WSS is one of the inherited neurodegenerative disorders that are characterized by extrapyramidal movement disorders and abnormal iron accumulation in the basal ganglia of the brain [9]. The affected individuals in this family displayed the cardinal features of this syndrome: generalized dystonia, mental retardation, hypogonadotropic hypogonadism, alopecia and diabetes mellitus. No hearing loss was detected. Clinical diagnosis of WSS is based on the association of these characteristic manifestations; however, some of these symptoms may appear later, thus making the diagnosis very difficult in childhood. In fact, diabetes and extrapyramidal symptoms usually appear later in early adulthood. Additional manifestations, such as partial or complete edentulism, spastic quadriplegia and brain MRI abnormalities, are inconsistent features described in some cases. Partial edentulism, observed in our first case, has been reported in two other cases of WSS [2,4]. Brain MRI can reveal basal ganglia T2 hypointensities or white matter disease, which results from iron accumulation [9]. The clinical presentation in the two affected sisters in our Tunisian family is quite similar, but an intra familial phenotypic variability was previously noted by some authors [3].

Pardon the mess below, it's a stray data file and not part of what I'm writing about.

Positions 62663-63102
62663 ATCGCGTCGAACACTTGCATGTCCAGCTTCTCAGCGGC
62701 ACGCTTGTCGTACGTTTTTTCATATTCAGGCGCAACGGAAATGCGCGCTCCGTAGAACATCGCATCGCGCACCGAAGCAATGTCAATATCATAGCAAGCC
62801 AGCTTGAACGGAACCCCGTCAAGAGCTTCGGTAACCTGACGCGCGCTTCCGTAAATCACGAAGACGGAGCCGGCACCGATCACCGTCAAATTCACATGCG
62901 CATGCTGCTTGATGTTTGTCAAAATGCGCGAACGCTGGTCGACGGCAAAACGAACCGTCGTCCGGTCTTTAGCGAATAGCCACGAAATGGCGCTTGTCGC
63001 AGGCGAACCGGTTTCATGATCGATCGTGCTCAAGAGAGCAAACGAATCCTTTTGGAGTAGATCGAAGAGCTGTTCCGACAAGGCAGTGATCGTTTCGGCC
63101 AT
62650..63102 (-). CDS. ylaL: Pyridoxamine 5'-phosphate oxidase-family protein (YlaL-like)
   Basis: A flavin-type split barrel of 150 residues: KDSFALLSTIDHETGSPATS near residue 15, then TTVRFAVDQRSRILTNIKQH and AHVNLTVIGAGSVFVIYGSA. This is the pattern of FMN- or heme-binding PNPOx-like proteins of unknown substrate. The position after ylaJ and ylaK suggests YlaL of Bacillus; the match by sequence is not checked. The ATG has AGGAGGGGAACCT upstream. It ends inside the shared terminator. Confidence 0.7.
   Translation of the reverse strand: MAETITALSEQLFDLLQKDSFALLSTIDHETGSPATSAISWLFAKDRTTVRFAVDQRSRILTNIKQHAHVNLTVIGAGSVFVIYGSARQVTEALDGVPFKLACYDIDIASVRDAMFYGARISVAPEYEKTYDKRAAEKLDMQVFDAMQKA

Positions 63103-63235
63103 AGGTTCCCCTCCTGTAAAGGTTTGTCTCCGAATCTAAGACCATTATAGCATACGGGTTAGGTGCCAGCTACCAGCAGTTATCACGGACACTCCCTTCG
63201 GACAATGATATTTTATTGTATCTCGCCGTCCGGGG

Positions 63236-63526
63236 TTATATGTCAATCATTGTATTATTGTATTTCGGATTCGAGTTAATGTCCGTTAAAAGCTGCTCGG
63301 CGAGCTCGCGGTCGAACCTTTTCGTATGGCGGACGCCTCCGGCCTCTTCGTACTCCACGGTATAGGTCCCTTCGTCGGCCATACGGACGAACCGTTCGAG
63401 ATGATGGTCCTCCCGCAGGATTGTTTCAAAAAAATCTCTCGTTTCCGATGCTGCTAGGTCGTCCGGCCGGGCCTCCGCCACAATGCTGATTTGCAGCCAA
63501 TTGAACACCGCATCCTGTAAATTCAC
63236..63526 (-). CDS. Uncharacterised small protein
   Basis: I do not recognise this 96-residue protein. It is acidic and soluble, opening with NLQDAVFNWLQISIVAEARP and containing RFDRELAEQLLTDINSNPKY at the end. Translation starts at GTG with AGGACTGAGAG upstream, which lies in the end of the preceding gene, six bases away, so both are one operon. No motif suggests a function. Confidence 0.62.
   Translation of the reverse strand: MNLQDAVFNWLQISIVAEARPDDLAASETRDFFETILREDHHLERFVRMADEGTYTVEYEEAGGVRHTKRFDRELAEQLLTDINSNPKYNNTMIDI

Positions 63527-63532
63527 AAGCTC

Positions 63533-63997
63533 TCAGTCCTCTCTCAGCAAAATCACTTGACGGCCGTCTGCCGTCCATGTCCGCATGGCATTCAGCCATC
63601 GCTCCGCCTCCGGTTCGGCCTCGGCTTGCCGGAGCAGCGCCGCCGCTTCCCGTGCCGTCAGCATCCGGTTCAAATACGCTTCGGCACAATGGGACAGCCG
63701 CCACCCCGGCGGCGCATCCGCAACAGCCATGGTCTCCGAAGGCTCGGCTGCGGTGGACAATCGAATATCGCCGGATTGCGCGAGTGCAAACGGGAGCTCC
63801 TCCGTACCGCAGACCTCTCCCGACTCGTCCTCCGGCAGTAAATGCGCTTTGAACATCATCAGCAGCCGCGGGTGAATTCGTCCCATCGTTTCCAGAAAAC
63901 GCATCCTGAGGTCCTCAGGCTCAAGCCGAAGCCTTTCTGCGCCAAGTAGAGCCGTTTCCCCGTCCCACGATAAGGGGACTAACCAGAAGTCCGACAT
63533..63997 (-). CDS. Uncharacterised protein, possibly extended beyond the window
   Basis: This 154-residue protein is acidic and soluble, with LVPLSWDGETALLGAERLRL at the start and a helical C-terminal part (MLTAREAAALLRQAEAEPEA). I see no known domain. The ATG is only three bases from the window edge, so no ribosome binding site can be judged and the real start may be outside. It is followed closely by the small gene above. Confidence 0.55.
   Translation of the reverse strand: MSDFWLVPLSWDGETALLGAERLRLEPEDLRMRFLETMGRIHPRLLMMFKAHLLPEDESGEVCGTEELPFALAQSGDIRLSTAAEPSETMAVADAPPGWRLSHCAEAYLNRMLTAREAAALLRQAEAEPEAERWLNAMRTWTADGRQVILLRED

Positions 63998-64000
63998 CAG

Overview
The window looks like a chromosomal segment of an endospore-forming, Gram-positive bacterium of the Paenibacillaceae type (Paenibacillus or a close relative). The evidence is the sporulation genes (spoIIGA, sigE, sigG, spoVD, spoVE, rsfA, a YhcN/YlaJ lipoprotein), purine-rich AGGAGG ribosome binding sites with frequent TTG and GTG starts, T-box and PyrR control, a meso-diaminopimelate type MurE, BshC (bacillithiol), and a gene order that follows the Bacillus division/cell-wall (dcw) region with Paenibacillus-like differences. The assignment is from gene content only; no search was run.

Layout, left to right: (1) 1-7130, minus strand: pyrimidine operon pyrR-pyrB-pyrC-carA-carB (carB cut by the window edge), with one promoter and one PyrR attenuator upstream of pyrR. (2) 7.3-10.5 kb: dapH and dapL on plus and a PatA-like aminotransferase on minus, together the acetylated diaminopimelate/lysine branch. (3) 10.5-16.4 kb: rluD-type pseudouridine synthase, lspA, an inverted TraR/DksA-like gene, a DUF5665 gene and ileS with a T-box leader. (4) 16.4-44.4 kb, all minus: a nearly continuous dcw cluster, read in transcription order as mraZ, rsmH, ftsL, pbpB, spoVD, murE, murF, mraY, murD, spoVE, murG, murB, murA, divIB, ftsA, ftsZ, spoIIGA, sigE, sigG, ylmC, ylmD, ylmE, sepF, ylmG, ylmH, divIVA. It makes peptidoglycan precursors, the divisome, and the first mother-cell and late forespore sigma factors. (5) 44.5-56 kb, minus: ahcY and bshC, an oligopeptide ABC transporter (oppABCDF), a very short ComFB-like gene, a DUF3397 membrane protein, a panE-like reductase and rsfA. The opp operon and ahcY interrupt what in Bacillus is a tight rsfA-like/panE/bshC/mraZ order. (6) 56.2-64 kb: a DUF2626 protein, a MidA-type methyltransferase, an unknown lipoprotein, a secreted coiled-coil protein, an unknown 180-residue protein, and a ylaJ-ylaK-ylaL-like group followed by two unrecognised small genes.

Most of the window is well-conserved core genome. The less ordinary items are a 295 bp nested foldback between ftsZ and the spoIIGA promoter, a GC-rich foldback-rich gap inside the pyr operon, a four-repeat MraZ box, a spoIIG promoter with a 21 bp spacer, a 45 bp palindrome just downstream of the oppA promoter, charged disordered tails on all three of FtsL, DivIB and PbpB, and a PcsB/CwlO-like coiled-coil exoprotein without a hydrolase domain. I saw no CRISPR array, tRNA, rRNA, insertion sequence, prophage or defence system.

The genetic study conducted by Alazami et al. [8] on 15 families contributed to the identification of the mutations of the C2orf37 gene that causes WSS. The mutation identified in our two cases is pathogenic and was previously described in person of Bedouin descent [3,8,10]. Despite the pronounced phenotypic variability of WSS, no correlation between phenotype and genotype has been proven. The pathogenesis of this multisystem disorder has been and still remains unclear. The C2orf37 gene is highly expressed in the brain, liver, and skin [8]. It was also shown that the nucleoli of lymphoblasts in individuals with WSS show enhanced sensitivity to transcriptional blockade [8], thus defective ribosome biogenesis and other nucleolar processes may be implicated in the pathogenic mechanisms of WSS [8]. Many hypotheses have been described in the literature, but further experimental studies are necessary to elucidate the exact pathogenic mechanisms of how these genes affect different tissues.